In total, 41.2% of 17 cases had radiological evidence of atrophy at baseline and 64.3% of 14 cases had atrophy after treatment. Neither the presence of atrophy at baseline (p=0.061) nor after treatment (p=0.117) was predictive of functional outcome.

At the last follow-up, the final obliteration of the VOGM was complete in 62.5% of valid cases, partial in 12.5% and incomplete in 25.0% (N=32). Thrombosis on follow-up imaging was achieved in 72.7% of valid cases. White matter calcifications were found in 31.3% of cases on CT. Distal migration of the embolization coils occurred in three cases (7.3%).


In this study of 41 children treated for their VOGMs, we have shown that current endovascular embolization procedures allow up to half of patients with the condition to live functionally normal or near-normal lives. Mixed-type VOGMs were the most commonly seen subtype in our sample. The most commonly observed radiological characteristics included choroidal and posterior cerebral artery feeders, patent falcine veins and sinus stenosis. We showed that poor outcomes were associated with early age of diagnosis, seizures, CHF, and hydrocephalus at presentation, and incomplete embolization. We have also documented changes in the usage of endovascular techniques and embolization materials since 1986.

In our sample, the survival rate after embolization was 78.0%. The overall survival and technical success rates of endovascular treatments for VOGMs from other studies also approach 80%,11 ,22–24 suggesting that these approaches are safe and effective. Our observation that many of the children are neurologically normal or near-normal at last follow-up is consistent with previous reports.10 ,17 ,25 Further, early presentation with CHF and seizures was an important predictor of morbidity and mortality in our sample, and the prognosis for patients with VOGMs presenting with CHF in the neonatal period remains poor.5 ,6 ,17 Childhood seizures have been previously associated with cortical injury and poor outcomes, as they may exacerbate neural injury and impair neurodevelopment.26 ,27 Therefore, we have confirmed the previously identified markers of prognosis and overall efficacy of endovascular embolization techniques for treating VOGMs.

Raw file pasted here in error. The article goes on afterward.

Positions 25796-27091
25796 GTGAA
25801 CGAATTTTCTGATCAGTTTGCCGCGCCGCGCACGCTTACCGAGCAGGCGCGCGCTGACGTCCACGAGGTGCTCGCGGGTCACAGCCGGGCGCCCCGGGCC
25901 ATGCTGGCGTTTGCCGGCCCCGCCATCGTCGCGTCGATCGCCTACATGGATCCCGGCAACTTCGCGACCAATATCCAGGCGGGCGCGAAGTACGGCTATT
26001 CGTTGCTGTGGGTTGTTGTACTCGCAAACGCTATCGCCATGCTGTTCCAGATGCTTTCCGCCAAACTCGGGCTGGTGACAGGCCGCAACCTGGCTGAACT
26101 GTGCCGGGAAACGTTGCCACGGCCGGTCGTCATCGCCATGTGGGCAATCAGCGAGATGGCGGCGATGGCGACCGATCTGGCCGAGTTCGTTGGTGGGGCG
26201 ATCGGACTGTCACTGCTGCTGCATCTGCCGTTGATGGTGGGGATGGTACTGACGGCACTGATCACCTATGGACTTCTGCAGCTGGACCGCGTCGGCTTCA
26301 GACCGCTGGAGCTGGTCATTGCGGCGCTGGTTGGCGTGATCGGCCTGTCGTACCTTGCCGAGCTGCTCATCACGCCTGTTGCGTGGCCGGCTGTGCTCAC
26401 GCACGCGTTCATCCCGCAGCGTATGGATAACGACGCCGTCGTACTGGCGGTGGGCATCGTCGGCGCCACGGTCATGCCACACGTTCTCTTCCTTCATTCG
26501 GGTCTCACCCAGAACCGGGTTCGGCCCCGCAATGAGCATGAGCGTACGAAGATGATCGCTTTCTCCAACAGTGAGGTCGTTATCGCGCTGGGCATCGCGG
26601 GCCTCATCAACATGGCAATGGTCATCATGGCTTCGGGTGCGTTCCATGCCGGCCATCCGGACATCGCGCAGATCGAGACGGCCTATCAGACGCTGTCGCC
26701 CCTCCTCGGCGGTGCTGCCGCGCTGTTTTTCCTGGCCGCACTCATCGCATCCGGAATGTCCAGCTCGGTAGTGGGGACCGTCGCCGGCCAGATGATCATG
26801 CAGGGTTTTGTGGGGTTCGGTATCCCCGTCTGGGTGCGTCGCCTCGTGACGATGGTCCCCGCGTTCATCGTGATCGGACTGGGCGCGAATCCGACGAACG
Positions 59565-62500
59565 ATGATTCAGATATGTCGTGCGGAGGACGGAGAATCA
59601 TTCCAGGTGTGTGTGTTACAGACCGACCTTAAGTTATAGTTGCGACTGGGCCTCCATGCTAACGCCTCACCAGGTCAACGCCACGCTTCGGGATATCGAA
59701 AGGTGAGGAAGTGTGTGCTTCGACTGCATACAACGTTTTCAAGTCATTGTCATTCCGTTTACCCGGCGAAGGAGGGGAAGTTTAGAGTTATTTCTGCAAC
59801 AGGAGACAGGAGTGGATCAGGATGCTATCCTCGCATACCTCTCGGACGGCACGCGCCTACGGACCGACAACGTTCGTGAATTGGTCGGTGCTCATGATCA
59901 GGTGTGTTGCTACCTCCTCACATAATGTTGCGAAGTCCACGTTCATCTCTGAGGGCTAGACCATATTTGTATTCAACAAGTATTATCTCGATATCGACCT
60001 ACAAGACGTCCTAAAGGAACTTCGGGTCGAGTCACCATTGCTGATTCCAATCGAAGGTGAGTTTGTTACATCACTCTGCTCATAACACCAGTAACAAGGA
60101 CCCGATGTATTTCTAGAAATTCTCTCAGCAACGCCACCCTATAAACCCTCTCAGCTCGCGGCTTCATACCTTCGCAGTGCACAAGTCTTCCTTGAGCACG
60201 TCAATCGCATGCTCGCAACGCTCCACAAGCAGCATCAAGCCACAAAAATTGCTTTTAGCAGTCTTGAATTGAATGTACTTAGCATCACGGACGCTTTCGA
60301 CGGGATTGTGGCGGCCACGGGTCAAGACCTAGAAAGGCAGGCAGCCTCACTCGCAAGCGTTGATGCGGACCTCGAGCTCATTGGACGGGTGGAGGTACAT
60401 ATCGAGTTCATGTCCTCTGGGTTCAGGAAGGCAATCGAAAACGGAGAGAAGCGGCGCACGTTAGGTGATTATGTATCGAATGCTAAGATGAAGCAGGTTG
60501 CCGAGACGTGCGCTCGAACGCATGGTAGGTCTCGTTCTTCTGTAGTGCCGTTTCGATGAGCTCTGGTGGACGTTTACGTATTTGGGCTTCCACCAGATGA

In contrast to past studies,28 however, the mixed-type VOGM was the most common subtype in our sample. We did not find choroidal-type VOGMs to be associated with greater functional disability or mortality.17 ,25 Perhaps this finding is associated with the use of transvenous embolization approaches at UCSF in cases unsuitable for, or refractory to, transarterial approaches,29 such as in perinatal, choroidal-type VOGMs. The use of this approach, however, remains controversial.7 ,14 ,30 A major difference between our data and the Bicetre data is that 67/317 (21%) of their patients underwent no angiography/embolization.10 Since diagnostic angiography was not undertaken by the Bicetre group unless an intervention was planned, the true choroidal:mural ratio for that population is unknown. It is quite possible that patients with choroidal type VOGMs were preferentially not treated at Bicetre because they are sicker at baseline and thus would be excluded from intervention according to that institution’s well-described clinical exclusion criteria. The use by our institution of transvenous embolization (our preferred approach rather than choroidal VOGM) may thus reflect our treatment of patients who otherwise would not have been treated at Bicetre. We also favor coil over liquid embolic embolization in patients with heart failure, as there is a lower probability of coil migration to the lungs and thus a smaller chance of worsening heart failure, in contrast to previous studies.10 Nonetheless, the total number of required procedures is decreasing over time, and the transarterial approach is currently more commonly employed.25 ,28 Our rate of complete thrombosis on follow-up imaging in this sample was 62.5%, an improvement on previous reports.10 Overall, endovascular treatment has been successful at obliterating the VOGM shunts with fewer side effects than neurosurgical approaches.15 ,31 ,32